AUGUSTA, Ga. — Rickie Fowler once told me that the first couple of days at a tournament were boring. He wasn’t being dismissive or disrespectful, just making the point that, to him, winning is sometimes about peaking. Similarly, there’s an old cliché in golf that you can’t win a tournament on Thursday but you can lose it.
To that end, in the last 10 Masters’ only two winners—Trevor Immelman in 2008 and Jordan Spieth in 2015—have led or had a share of the lead after the opening round and put on the green jacket come Sunday, the latter doing so after opening with a eight-under 64 three years ago.
Guess who’s leading after a 66 on Thursday?
“I think quick starts are important in any event,” said Spieth, who has now led or had a share of the lead a remarkable nine times in 17 career rounds at the Masters, where he has won and finished second twice during that span. “It’s not unique to the Masters at all; it’s any tournament. If you get off to a good start, you’re in control of your own fate, versus needing a little bit of help.”
Conversely, Rory McIlroy has had his share of middling starts, especially lately. The 28-year-old, who is playing in his 10th Masters this week, had previously broken 70 just once on the first day, shooting a 65 in 2011 when he took a four-stroke lead to Sunday before famously imploding with a final-round 80. That left him playing catch up—only twice during that time was McIlroy in the top 10 after the first round, in 2011 and again in 2016 when he was in second after two days before struggling to a third-round 77 (while paired with Spieth).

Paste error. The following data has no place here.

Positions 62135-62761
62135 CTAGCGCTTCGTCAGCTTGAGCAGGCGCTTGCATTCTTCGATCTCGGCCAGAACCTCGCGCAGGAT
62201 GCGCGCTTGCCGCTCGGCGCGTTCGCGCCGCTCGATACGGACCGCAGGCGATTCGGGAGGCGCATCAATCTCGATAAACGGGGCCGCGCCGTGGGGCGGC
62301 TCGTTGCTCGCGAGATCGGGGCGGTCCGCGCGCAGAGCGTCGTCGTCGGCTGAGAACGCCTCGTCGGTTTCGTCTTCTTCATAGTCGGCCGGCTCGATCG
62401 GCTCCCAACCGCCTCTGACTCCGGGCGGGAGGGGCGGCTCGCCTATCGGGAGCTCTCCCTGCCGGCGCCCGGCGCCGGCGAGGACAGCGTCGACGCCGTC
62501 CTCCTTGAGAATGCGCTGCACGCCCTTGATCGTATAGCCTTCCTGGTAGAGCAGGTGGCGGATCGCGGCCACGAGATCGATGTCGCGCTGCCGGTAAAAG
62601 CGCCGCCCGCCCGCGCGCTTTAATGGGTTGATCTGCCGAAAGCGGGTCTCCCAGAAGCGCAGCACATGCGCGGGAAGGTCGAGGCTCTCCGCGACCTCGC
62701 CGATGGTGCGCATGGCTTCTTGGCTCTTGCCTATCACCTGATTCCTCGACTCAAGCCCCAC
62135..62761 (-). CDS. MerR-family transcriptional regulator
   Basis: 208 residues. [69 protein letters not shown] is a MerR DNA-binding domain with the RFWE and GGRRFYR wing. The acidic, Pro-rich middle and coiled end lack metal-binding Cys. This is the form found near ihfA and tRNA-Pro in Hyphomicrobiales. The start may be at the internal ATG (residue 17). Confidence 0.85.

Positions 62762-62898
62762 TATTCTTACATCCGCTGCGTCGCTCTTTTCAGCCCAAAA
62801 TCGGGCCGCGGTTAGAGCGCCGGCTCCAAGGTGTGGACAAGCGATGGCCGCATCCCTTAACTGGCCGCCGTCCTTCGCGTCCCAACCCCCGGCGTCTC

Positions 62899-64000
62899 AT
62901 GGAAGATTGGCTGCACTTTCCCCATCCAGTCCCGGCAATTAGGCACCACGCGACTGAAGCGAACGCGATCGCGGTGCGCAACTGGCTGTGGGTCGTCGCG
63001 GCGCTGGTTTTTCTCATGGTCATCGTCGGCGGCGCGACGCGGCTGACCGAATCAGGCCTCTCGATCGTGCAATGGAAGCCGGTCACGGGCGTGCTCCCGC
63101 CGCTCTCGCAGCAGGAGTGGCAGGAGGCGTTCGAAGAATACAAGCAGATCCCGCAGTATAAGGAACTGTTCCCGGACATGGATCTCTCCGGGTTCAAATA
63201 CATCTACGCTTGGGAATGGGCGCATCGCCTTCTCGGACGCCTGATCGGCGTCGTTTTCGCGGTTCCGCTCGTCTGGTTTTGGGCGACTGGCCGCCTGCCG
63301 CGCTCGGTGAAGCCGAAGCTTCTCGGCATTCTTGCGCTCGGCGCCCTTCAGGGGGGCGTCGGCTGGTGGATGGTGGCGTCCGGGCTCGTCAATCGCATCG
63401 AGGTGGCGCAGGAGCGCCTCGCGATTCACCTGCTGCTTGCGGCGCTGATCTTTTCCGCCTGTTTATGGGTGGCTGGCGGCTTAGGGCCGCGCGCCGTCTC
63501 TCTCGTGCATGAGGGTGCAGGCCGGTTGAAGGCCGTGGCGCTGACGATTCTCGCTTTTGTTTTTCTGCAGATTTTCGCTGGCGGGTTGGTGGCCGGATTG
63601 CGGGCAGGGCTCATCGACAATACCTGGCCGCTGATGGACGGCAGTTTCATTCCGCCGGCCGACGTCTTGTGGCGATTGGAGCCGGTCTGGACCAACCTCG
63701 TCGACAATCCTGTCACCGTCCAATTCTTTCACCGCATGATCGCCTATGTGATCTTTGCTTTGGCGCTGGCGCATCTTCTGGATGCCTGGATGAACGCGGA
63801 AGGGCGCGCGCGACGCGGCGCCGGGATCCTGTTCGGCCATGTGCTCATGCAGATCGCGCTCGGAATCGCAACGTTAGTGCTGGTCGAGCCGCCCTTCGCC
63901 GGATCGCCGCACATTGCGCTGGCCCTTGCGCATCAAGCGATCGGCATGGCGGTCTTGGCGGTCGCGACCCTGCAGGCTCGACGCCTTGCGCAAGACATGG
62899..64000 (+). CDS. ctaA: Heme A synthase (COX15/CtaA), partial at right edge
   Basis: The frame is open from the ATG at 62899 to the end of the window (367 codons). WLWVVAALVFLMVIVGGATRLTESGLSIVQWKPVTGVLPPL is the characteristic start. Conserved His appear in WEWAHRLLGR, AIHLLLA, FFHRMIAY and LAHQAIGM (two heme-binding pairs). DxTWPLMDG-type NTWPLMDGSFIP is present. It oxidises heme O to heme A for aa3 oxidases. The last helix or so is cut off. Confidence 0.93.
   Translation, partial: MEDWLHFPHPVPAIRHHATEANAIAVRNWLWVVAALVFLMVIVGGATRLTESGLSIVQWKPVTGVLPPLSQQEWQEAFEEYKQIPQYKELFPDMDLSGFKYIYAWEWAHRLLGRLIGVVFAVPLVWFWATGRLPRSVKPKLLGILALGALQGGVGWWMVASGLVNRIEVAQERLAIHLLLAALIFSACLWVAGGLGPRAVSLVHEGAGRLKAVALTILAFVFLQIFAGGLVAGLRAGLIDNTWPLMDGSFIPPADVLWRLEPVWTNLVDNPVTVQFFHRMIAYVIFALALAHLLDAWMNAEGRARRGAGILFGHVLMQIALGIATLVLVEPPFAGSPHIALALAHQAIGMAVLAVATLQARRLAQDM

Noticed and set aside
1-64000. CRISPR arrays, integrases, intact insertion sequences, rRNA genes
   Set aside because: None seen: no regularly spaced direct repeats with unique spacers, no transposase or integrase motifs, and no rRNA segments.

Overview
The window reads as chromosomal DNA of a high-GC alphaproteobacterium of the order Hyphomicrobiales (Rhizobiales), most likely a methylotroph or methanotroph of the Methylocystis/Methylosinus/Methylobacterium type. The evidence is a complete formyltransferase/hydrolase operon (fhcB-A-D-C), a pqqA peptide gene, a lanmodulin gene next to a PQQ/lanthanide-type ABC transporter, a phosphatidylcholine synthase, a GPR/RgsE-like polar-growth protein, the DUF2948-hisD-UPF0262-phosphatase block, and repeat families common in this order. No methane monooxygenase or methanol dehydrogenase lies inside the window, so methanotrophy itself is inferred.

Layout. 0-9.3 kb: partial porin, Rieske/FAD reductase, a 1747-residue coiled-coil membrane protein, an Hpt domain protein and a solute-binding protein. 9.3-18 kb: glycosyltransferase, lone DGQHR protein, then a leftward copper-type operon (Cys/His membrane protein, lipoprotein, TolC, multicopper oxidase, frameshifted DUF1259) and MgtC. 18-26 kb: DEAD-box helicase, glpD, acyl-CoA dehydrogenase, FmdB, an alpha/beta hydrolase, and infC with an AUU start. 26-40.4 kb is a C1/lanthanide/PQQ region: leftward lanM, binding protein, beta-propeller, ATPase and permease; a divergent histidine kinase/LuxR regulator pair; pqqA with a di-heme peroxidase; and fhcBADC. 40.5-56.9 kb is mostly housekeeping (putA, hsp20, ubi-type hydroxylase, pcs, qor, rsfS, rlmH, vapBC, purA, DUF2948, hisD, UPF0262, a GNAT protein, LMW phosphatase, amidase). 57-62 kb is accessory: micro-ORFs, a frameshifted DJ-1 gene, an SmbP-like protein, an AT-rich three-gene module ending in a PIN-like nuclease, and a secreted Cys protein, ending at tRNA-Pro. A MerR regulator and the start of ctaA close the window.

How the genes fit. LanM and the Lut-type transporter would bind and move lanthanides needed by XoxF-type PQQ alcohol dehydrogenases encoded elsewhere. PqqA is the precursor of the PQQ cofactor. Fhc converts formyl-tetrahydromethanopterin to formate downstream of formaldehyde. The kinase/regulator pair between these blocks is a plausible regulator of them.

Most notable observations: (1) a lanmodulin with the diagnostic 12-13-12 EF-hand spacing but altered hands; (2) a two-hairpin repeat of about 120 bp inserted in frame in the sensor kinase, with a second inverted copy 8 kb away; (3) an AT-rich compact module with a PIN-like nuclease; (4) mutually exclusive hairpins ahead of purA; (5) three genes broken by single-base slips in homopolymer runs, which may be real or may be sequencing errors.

By comparison, Spieth was in 12th after the first round in 2014 before finishing runner-up in his first appearance in the tournament, then led each of the next two years. Last year, he was 41st following an opening 75 before eventually finishing T-11.
OK, so maybe leading after the first day isn’t very important. Getting off to a good start, however, is. Of those last 10 Masters, all of the eventual winners were in the top 10 after the opening round, and none were more than four strokes back.
“It relaxes you,” said McIlroy, who shot 69 on Thursday and is tied for fourth thanks in part to an eight-footer for par on 16, a 13-footer to save par on 17 and a clutch up-and-down from left of 18. “Because you can play more relaxed, you don’t have to chase … there’s just a different mindset. I don’t know what the word is I’m looking for, but you feel like you need it a little bit more. That putt has to go in, rather than if it goes in, great, if it doesn’t, I have a chance on the next one. I feel that's the way you have to play this place.
“I feel getting off to a good start [Thursday] will allow me to keep that mindset the next few days.”
The same is true for Tiger Woods when it comes to fast starts. Though he has always been a notoriously slow out of the blocks at Augusta National, in the four times he did wind up winning he was outside the top 15 after Thursday only once. That was 2005, when he stumbled to a 74 before bouncing back with rounds of 66 and 65 the next day.
Also, Woods is arguably the greatest player of all time, and all four of his victories at the Masters came during the height of his career. In the years since that win, however, only once has he been in the top 10 following the opening round, in 2010 when he shot 68 and was in seventh place before eventually finishing T-4.
This year’s opening round for Woods, a 73, could have been a lot worse considering how he hit it at times. “I could have easily let the round slip away from me, but I got it back,” he said. “I’m right back in this tournament.
“By the end of the week this will be a pretty packed leader board the way the golf course is set up. They have it right where they want it. It’s really hard to run away from it, but it's also really easy to lose it out there. By the end of the week there will be a bunch of guys with a chance to win this tournament.”
Only, likely, the ones who got off to a good start on Thursday.